In Nevers, the dusted heritage of earthenware

By Marie Godfrain

Posted today at 10:00 a.m.

Jean-François Dumont and Carole Georges, in their workshop-boutique, in Nevers, June 4, 2021.

With its greenway which runs along the side canal à la Nièvre and its slightly uneven terrain, Nevers is a city resolutely turned towards cycling. When they are not taking care of their pottery, Carole Georges and Jean-François Dumont take the opportunity to pedal for long hours with their daughters, Suzanne and Lucile.

During one of these walks, they photographed the two children having fun with pear trees in the Loire, their legs protruding from the river… This photograph inspired Poiriers, a white plate with a blue painted decoration, the color typical of the city. Because if he likes to divert it, the couple is part of the history of Nevers earthenware.

Ten years ago, both took over the factory from Carole’s parents to revive, armed with a fresh outlook, this endangered traditional craft. Among their inspirations, the daily life and the great classic themes of Nevers: the city’s cathedral and ducal palace, which they finally abandoned to imagine industrial cathedrals (abandoned factories), design electricity pylons, or modernize the principle of trades, by putting the spotlight on more contemporary professions such as DJs, for example. If the patterns evolve, the tandem has however not touched the ancestral technique. “We have simply freed ourselves from a crippling tradition”, specifies Jean-François Dumont.

Key gestures

This process is organized around key gestures. First, the molding and unmolding of the biscuit, a liquid earth poured into a plaster mold, which will dry and take the form of plates, vases and other containers, before being baked. Then comes the enameling: the part is dipped in a glaze (a kind of coating), tinted or not, to give it its shine, its resistance and its impermeability, before being annealed.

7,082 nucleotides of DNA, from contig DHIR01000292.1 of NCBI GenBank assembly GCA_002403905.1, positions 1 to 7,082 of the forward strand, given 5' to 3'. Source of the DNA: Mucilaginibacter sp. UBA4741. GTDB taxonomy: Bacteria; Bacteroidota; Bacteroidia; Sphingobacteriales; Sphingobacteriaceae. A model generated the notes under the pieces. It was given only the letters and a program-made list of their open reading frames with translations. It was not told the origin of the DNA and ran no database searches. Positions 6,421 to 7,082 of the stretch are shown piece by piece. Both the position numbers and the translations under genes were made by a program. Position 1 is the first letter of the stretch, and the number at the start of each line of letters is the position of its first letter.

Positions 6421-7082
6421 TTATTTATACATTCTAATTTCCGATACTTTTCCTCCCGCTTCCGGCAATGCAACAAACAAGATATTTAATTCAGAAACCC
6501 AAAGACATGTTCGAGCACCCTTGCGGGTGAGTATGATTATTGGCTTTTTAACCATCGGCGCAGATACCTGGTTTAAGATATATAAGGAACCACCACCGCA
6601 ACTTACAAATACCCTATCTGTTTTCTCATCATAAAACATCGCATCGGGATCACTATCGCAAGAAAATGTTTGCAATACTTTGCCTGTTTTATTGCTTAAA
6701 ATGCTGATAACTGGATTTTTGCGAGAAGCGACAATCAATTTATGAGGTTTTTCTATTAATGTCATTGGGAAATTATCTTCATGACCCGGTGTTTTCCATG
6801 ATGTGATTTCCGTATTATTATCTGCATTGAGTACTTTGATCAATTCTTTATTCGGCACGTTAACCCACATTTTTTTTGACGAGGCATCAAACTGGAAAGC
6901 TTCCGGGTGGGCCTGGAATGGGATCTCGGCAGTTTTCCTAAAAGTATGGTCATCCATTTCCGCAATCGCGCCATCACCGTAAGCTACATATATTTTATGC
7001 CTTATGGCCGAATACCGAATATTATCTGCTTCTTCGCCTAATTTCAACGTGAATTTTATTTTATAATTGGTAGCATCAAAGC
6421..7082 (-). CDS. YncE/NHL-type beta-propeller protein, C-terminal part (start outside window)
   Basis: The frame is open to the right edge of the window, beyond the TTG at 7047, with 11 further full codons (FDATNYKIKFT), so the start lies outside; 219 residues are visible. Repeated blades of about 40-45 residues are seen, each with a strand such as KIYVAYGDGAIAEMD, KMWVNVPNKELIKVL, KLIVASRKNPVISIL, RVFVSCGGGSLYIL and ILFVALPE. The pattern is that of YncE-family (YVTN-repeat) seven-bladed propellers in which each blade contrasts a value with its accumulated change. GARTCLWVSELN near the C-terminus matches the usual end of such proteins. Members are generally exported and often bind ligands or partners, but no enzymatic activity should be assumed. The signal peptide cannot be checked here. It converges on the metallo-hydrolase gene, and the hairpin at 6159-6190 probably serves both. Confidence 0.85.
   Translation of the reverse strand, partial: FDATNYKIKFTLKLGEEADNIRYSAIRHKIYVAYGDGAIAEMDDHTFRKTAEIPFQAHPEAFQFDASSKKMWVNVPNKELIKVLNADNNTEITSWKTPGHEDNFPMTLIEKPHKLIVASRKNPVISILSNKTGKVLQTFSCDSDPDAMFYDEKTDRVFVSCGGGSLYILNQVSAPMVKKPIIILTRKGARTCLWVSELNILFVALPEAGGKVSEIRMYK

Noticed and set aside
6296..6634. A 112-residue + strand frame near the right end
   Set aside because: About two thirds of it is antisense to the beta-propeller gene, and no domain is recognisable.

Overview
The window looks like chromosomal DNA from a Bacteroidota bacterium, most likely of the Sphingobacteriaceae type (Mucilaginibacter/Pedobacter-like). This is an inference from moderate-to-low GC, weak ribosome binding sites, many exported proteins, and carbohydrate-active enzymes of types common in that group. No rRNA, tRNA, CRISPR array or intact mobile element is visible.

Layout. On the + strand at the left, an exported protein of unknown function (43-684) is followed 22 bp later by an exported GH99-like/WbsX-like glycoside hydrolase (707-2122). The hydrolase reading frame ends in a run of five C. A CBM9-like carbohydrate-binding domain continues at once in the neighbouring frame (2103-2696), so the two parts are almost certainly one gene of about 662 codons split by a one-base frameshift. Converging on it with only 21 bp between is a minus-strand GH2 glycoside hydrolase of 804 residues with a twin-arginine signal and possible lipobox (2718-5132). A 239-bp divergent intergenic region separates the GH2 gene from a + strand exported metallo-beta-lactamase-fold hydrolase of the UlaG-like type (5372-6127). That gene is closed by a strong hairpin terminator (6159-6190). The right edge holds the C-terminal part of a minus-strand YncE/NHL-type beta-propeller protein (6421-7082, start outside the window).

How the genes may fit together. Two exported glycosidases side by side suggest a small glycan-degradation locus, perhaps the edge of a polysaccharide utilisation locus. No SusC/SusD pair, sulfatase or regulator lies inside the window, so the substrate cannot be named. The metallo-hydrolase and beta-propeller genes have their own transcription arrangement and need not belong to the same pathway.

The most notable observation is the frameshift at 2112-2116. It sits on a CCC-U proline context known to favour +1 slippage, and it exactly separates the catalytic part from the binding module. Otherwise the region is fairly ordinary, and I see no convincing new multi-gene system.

To improve the precision of her gesture, Carole Georges rests her wrist on a wooden stick.  A technique already used by his ancestors.

The production of this “blank page” (or blue, depending on the background chosen) is provided by Jean-François as well as another craftsman. Then comes the stage of brush painting or the installation of the chromo, carried out by Carole and Lucie Grenier-Mignot, formerly gouachist at a jeweler, trained by her new boss in painting on ceramic. Together, they apply a metal oxide powder such as cobalt, copper, manganese or chromium with a brush, mixed with water.

“We use the same gestures and tools as my ancestors, in particular an old wooden stick on which I rest my wrist to avoid shaking and paint with more precision”, describes Carole, her foot on a small wooden stool, another fetish passed down from generation to generation. Quirky patterns, flowery plates, rooftops of Paris, bespoke designs for clients like Alain Ducasse… the Georges Faience factory, carried by this couple of forty-something who converted ten years ago, now attracts a young and international clientele.

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